Djokovic Disqualification Serves as an Important HR Lesson

Posted by Kenneth N. Winkler on

Novak Djokovic, the number 1 ranked tennis player in the world, was disqualified from the US Open tournament when he hit a ball in frustration and struck a lineswoman in the neck. The lineswoman immediately dropped in pain when she was struck which led to a tense few moments.  

The Grand Slam rulebook details guidelines for intentionally hitting a ball dangerously or recklessly and, therefore, Djokovic was disqualified from the tournament. The US Open posted the following tweet explaining its decision.

Despite Djokovic’s top ranking, his disqualification did not raise any noticeable objections or backlash from players, fans or the media.  This is because the rule makes sense and promotes safety.  Moreover, the rule has been consistently enforced. For example, Tim Henman was disqualified from a tournament when he accidentally hit a ball girl on the ear in a men’s doubles at Wimbledon in 1995. David Nalbandian was ejected from a tournament when he kicked an advertising board into a line judge’s shin in the Queen’s Club final of 2012.   Given this precedent, Djokovic knew the consequences the moment he hit the lineswoman with the ball.

The Importance of Equal Enforcement
Djokovic’s disqualification, although unfortunate, is a teachable moment in handling employee discipline. Employers often call their attorneys to get assurances before the employer terminates an employee.  The question the attorney will ask in the first moments of the conversation is how the employer has handled any similar situations. This is because perceived favoritism and unequal treatment are very often at the core of employment discrimination claims.  Employers that fail to enforce rules consistently are, therefore, at risk of a discrimination complaint.  On the other hand, employers that enforce their rules consistently will have a much easier time persuading a fact finder that there was no discrimination, because the employees were all treated the same.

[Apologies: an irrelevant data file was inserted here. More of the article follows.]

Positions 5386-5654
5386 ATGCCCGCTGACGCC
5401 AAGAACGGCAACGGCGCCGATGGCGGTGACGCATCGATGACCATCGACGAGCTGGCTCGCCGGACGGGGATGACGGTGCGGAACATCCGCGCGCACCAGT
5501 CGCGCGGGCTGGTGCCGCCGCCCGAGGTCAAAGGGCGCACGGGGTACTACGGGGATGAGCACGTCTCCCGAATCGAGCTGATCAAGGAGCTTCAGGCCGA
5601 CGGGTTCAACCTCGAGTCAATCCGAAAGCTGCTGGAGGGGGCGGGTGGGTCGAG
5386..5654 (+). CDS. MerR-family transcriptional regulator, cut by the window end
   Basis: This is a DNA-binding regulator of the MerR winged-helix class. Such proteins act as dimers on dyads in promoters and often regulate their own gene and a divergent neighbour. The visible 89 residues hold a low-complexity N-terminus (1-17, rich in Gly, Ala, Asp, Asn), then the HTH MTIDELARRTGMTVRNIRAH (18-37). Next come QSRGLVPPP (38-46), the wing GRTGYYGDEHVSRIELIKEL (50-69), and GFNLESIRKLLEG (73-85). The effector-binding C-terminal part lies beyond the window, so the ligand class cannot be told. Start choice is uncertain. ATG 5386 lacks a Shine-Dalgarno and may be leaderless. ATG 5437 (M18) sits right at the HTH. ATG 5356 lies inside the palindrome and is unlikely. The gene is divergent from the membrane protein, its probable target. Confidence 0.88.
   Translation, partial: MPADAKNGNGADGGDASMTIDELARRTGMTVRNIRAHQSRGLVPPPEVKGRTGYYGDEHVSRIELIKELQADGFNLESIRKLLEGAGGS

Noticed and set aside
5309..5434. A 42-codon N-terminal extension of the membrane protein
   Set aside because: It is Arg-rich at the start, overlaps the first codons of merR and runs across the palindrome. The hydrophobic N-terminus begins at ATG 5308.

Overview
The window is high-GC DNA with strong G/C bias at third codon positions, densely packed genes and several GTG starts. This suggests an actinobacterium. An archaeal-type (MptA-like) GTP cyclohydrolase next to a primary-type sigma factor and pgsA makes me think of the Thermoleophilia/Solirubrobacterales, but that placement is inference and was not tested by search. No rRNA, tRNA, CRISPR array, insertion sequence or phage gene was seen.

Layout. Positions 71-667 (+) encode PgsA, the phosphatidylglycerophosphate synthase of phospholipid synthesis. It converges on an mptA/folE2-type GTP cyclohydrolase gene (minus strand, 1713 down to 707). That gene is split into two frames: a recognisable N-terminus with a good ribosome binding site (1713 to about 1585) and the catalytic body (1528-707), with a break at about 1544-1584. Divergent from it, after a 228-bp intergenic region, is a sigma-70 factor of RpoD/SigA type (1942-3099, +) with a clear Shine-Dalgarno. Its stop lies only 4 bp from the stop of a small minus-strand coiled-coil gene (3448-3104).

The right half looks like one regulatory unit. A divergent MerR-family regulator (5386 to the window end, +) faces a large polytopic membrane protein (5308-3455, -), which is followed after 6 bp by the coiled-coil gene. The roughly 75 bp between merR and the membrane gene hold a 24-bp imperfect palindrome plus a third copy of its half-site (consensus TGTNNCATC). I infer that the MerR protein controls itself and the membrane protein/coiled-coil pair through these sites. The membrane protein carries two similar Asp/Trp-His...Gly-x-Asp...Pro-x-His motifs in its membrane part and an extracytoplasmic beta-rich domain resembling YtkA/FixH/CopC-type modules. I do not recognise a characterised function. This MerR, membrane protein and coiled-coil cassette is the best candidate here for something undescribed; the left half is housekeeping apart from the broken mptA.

Enforcement and Termination Tips
Consistent enforcement is a simple concept but checking to make sure the rules were actually enforced consistently is often overlooked when an employer makes a termination decision.  It is critical that employers make it a habit to enforce rules consistently and think about how they handled similar situations before making a termination decision.   Here are a few reminders to help make good decisions: 

  1. Implement sound rules/policies that make sense for your organization.
  2. Educate your employees about your rules/policies. Make sure they receive the rules and are told the consequences of violating them. 
  3. Enforce the rules consistently. 
  4. When a manager recommends a termination, question the manager about how other employers were treated in the past.  Explore if other similarly situated employees have been treated the same or similarly under the same or similar circumstances.
  5. Because not all situations are exactly alike, determine whether mitigating or exacerbating circumstances or other job or business related factors justify deviating from past practices.

Conclusion
Employees, especially terminated employees, pay careful attention to how rules are enforced in the workplace.  By implementing sound rules and enforcing them consistently, employers can avoid controversy and be well positioned to defend discrimination claims based on an alleged wrongful termination.